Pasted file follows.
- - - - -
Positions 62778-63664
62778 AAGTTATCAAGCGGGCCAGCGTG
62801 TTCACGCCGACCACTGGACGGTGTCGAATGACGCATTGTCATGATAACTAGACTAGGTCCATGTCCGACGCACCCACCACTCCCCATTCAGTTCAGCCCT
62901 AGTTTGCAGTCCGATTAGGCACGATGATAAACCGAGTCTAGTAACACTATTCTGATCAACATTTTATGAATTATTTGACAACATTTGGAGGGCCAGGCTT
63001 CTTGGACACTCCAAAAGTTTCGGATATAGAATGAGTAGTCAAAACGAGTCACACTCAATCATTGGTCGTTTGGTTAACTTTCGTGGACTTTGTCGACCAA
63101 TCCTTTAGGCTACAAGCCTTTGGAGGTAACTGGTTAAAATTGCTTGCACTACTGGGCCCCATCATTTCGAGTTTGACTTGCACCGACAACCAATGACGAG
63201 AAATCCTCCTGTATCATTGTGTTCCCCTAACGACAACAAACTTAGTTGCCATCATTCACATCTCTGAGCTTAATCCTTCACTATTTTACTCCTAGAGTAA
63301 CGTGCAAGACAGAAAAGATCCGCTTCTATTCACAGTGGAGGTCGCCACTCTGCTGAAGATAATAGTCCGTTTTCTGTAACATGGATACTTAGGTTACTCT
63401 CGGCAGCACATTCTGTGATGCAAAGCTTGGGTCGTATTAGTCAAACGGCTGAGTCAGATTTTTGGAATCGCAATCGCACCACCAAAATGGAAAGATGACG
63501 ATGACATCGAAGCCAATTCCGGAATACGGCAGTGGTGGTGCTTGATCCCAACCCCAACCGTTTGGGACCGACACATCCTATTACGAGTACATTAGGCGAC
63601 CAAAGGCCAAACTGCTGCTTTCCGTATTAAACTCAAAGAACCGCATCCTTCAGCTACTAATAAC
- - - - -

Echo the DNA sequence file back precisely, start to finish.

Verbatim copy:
Positions 62778-63664
62778 AAGTTATCAAGCGGGCCAGCGTG
62801 TTCACGCCGACCACTGGACGGTGTCGAATGACGCATTGTCATGATAACTAGACTAGGTCCATGTCCGACGCACCCACCACTCCCCATTCAGTTCAGCCCT
62901 AGTTTGCAGTCCGATTAGGCACGATGATAAACCGAGTCTAGTAACACTATTCTGATCAACATTTTATGAATTATTTGACAACATTTGGAGGGCCAGGCTT
63001 CTTGGACACTCCAAAAGTTTCGGATATAGAATGAGTAGTCAAAACGAGTCACACTCAATCATTGGTCGTTTGGTTAACTTTCGTGGACTTTGTCGACCAA
63101 TCCTTTAGGCTACAAGCCTTTGGAGGTAACTGGTTAAAATTGCTTGCACTACTGGGCCCCATCATTTCGAGTTTGACTTGCACCGACAACCAATGACGAG
63201 AAATCCTCCTGTATCATTGTGTTCCCCTAACGACAACAAACTTAGTTGCCATCATTCACATCTCTGAGCTTAATCCTTCACTATTTTACTCCTAGAGTAA
63301 CGTGCAAGACAGAAAAGATCCGCTTCTATTCACAGTGGAGGTCGCCACTCTGCTGAAGATAATAGTCCGTTTTCTGTAACATGGATACTTAGGTTACTCT
63401 CGGCAGCACATTCTGTGATGCAAAGCTTGGGTCGTATTAGTCAAACGGCTGAGTCAGATTTTTGGAATCGCAATCGCACCACCAAAATGGAAAGATGACG
63501 ATGACATCGAAGCCAATTCCGGAATACGGCAGTGGTGGTGCTTGATCCCAACCCCAACCGTTTGGGACCGACACATCCTATTACGAGTACATTAGGCGAC
63601 CAAAGGCCAAACTGCTGCTTTCCGTATTAAACTCAAAGAACCGCATCCTTCAGCTACTAATAAC